December 04, 2012

The Pleasure Principle

In the upcoming season of excess, what can we do when faced with temptation? When tempted to eat a third piece of pie, drink a fourth glass of wine, or buy a fifth adorable gift for our adorable niece, how can we exercise restraint? If you're wondering how to face the overeating, overdrinking, overspending, and other overs that run rampant in December, here are some ideas:

One way to handle situations that require will power is to have a predetermined rule. As discussed in an earlier post, using a rule means not having to make decisions, thereby avoiding poor choices borne of decision fatigue and ego depletion. For example, if you have a non-negotiable rule that you go to the gym before work every Monday and Wednesday, you don't have to make a decision when your alarm goes off in the morning, you just hop out of bed. If you have a non-negotiable rule that you don't drink coffee after 2pm, there's no will power involved in turning down your colleague's offer to pick you up a latte, because afternoon coffee is simply not something you do. 

Rules are rigid, though, and it takes time for them to be integrated to the point that no will power is required. I have a friend who has a novel approach: My friend pretty much never eats dessert. When others are impressed by her will power or accuse her of denying herself pleasure, she replies that rather than denying pleasure, she's giving herself a different kind of pleasure--i.e., the gratification of feeling fit and liking how her body looks. This is a new angle and one that applies equally well to saving money, avoiding sweets, exercising, and other generally positive behaviours.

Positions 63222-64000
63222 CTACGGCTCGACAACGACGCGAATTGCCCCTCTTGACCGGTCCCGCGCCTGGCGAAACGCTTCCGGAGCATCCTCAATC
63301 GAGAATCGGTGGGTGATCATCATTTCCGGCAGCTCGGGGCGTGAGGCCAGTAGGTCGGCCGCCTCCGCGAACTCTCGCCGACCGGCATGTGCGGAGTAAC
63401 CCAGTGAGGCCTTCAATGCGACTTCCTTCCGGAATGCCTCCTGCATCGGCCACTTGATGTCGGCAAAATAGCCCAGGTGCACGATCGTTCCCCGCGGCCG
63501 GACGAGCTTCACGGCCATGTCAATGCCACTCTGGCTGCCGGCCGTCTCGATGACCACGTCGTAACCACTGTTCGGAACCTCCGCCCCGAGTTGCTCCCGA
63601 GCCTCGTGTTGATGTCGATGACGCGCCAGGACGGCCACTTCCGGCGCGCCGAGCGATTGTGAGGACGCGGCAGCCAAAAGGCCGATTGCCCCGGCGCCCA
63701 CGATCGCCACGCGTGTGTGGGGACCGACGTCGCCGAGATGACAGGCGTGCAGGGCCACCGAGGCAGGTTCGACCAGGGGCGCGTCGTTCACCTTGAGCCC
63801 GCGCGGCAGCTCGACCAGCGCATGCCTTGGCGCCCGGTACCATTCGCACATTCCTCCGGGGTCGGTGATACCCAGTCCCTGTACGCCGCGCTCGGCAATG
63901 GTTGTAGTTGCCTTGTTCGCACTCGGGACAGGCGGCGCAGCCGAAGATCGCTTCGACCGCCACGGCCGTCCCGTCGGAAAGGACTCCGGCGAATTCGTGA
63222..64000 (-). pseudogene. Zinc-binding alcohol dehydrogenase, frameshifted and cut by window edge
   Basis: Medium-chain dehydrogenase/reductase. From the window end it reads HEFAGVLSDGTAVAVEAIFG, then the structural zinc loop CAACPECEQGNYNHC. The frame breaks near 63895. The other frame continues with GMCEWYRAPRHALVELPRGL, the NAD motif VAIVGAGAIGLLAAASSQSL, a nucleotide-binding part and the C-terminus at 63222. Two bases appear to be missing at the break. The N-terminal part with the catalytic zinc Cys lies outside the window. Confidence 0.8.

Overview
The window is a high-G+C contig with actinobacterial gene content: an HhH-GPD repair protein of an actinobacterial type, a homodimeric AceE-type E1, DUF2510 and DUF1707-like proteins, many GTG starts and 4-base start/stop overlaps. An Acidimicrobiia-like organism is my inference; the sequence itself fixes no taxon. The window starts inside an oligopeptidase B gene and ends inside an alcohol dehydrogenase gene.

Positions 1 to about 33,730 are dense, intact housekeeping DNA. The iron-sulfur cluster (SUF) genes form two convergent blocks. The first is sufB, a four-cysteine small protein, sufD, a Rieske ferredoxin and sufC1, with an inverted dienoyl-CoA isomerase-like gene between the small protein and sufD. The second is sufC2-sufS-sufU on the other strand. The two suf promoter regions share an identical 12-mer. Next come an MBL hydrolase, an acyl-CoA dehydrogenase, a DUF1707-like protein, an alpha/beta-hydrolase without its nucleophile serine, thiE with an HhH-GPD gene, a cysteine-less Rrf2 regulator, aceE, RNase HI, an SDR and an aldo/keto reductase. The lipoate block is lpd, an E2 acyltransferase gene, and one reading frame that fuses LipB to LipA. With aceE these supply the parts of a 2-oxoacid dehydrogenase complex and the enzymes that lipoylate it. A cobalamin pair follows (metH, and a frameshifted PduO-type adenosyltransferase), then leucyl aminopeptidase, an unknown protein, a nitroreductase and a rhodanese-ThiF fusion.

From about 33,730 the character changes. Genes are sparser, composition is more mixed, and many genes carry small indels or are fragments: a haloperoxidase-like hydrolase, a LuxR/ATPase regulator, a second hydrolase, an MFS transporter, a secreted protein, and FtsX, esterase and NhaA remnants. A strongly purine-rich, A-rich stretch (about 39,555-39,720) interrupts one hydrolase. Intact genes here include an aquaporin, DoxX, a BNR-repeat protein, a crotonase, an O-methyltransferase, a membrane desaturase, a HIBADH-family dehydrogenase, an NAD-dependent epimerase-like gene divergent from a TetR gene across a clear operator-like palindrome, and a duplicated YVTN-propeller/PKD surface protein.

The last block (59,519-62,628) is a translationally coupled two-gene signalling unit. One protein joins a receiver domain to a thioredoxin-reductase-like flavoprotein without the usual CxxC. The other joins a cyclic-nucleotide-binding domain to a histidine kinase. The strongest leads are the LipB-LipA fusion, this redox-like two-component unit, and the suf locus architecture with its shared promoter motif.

I like to call this the Pleasure Principle and I've adopted it for my own use in situations involving, for example, spending versus saving money and going to bed at a reasonable hour versus staying up late reading or playing around on social media. I could enjoy new boots or I could enjoy feeling confident about paying my bills at the end of the month. I could enjoy sending one more message or I could enjoy being pleasant and well rested tomorrow. If I decide to save my money or decide to turn off the computer and get in bed, I'm not denying myself the pleasures of new boots or Facebook--rather, I'm benefiting from an alternative pleasure.

How is the pleasure principle different from rules, will power, and doing your future self a favour? Rules imply rigidity, will power implies self-denial, and doing a favour for your future self implies doing something grudgingly, but for a greater or future good. The pleasure principle removes all of the negative implications, leaving you with pure pleasure--it's win/win.

This holiday season, keep the pleasure principle in mind when you're trying to resist the third piece of pie, fourth glass of wine, and fifth perfect gift for your niece. Let me know if it helps!


  1. Thank you, this is extremely interesting and helpful. I love reading your blog.

  2. Thanks Co! That's great to hear. :)

  3. I wish just jumping out of bed was easy regardless of what I have planned. Often it's easy when it's a one-off but that rapidly goes away. Interesting post though.